The Springsteen community is a proud one. We are proud that we sell each other tickets at face value, we are proud of our charity work, we are proud of our friendships and our connections to each other. It's not like we're some kind of monolithic cult but on the whole, we're a pretty good bunch.
So it's not surprising that I went into the Springsteen & I screening somewhat concerned for how my tribe (at least on alternate Tuesdays) was going to look through someone else's eyes. I had already read an interview with director Baillie Walsh where he said he wasn't at all familiar with Bruce's music. I only knew one person who had sent something in for the movie, and I am acquainted with a pretty large group of Springsteen fans. So I went into this slightly guarded.
It's tough to evaluate this movie because everyone is going to react to it on such an individual level, depending on how much you resonate with the stories of the people who were chosen to represent us -- because that is exactly what this film is purporting to do. I found that I liked a lot of the stories and the people and there were definitely a handful I would love to sit (or stand) next to at a show and chat with: there's a young Asian woman who works as a truck driver because she couldn't get a job after she graduated college; there's a woman in a small town in Denmark who talked about how she wasn't the kind of fan who knew Bruce's shoe size but didn't miss a concert in her country; I was touched by the couple who had never been able to afford to see Bruce live, dancing in their kitchen as "Radio Nowhere" played on a boom box.
There are great moments in there, things that you as a fan might know about, like the guy dressed as Elvis who came onstage in Philadelphia, or the kid in Canada who had just gotten dumped by his girlfriend and brought a sign reading HI BRUCE I JUST GOT DUMPED PLAY I'M GOIN' DOWN, which resulted in some advice and a hug, or the guy who busked with Bruce in Copenhagen in 1988.
But here is where I get defensive. There were moments that I think did not make the fans look their best and I didn't think that was fair. There was laughter at moments I am not sure should have been laughed at, that if I was the person being laughed at I would have been hurt by. I don't think the director went in with any kind of agenda at all and believe him to have been totally sincere. But I felt kind of betrayed when the Danish woman's lovely speech about how she is touched by Bruce's love for his wife and how she loves "Red Headed Woman" as an example of that, was then juxtaposed with the most explicit version possible of the "Cunnilingus Intro" for "Red Headed Woman" on the Joad tour. I didn't think that was right or fair to do that to her, but it got a big laugh from a lot of the audience. There were a few other stories in the movie where I didn't think the people were portrayed with the dignity I would have liked to have seen given to them; on the other hand, several of them were at the screening and when interviewed, were ecstatic and incredibly excited to be part of it. So, again, some of it is perception, and what you resonate with.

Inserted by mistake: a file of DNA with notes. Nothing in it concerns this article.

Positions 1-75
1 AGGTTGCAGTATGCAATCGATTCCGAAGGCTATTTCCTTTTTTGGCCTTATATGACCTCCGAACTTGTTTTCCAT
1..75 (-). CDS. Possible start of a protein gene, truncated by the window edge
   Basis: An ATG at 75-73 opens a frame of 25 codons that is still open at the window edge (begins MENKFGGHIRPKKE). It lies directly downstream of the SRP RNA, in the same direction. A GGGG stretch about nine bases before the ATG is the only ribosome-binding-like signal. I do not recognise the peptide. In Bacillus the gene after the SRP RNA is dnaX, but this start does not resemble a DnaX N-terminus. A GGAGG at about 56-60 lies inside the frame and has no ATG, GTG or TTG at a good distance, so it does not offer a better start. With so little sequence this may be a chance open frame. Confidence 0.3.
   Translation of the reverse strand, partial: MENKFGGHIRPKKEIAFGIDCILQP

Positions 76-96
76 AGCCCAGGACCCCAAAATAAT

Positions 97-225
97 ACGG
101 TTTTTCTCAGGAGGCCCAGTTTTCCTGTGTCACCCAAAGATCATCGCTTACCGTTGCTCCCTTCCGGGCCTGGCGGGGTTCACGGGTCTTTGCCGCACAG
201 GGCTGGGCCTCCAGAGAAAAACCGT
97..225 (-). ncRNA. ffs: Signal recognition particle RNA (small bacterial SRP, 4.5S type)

On the other hand, as someone who deeply, truly believes that no one can possibly make fun of my Springsteen fandom because I make fun of myself first, there is certainly room for laughter here. The woman whose three words were "Poet. Comfort. Gluteus Maximus." or the long-suffering Springsteen spouse who, when asked if he had anything to say to Bruce, said, "Make your shows shorter." (And yes, I very much appreciated that after all the years of advice to male fans about how to handle your wives, that the spouse-in-agony here was the husband.)
After the premiere in New York Thursday night, the director took questions from the audience, and during the Q&A noted that because he wasn't a fan, he didn't come to the project with preconceived notions. So he didn't have favorite songs or moments and he let the fans show him where to go: "The fans informed me," said Walsh. Out of 2000 submissions, these were the ones he chose; another group would have informed him in another direction and it probably would have been another, very different movie. And the truth is, this was an impossible task and there was no way he could have made a film that was truly representative of every single one of us.
So for me, this is not the film that I can send to my father and say, "Here, see why I was running around Europe the past two summers." This is not a film that I would ask friends who are music fans but not fans of Bruce to watch as representative of what I see as this community. But it is highly likely that there are those who will see it and feel completely the opposite; they will see themselves or their friends and love every single second of it. Your mileage, as they say, will vary.
The director noted that Bruce had seen the film, and had not asked for any changes or omissions; he had no control over the final product, and that the organization did everything they could to help the film and were behind it 100%. There is some pro-shot footage (both things you know, like Live In New York City, and things you don't, like the advice to the lovelorn in Hamilton, Ontario) but that the objective was that this would be a film by the fans and so they only used pro-shot when there wasn't fan-shot available.
It is a film by us; it is a film for us; but it does not, I believe, achieve the goal of being about all of us, and all that we are.
Caryn Rose is a novelist, photographer, long-time Springsteen fan, and author of the book Raise Your Hand: Adventures of an American Springsteen Fan in Europe. Guest writers' views don't necessarily reflect those of Greasy Lake's staff.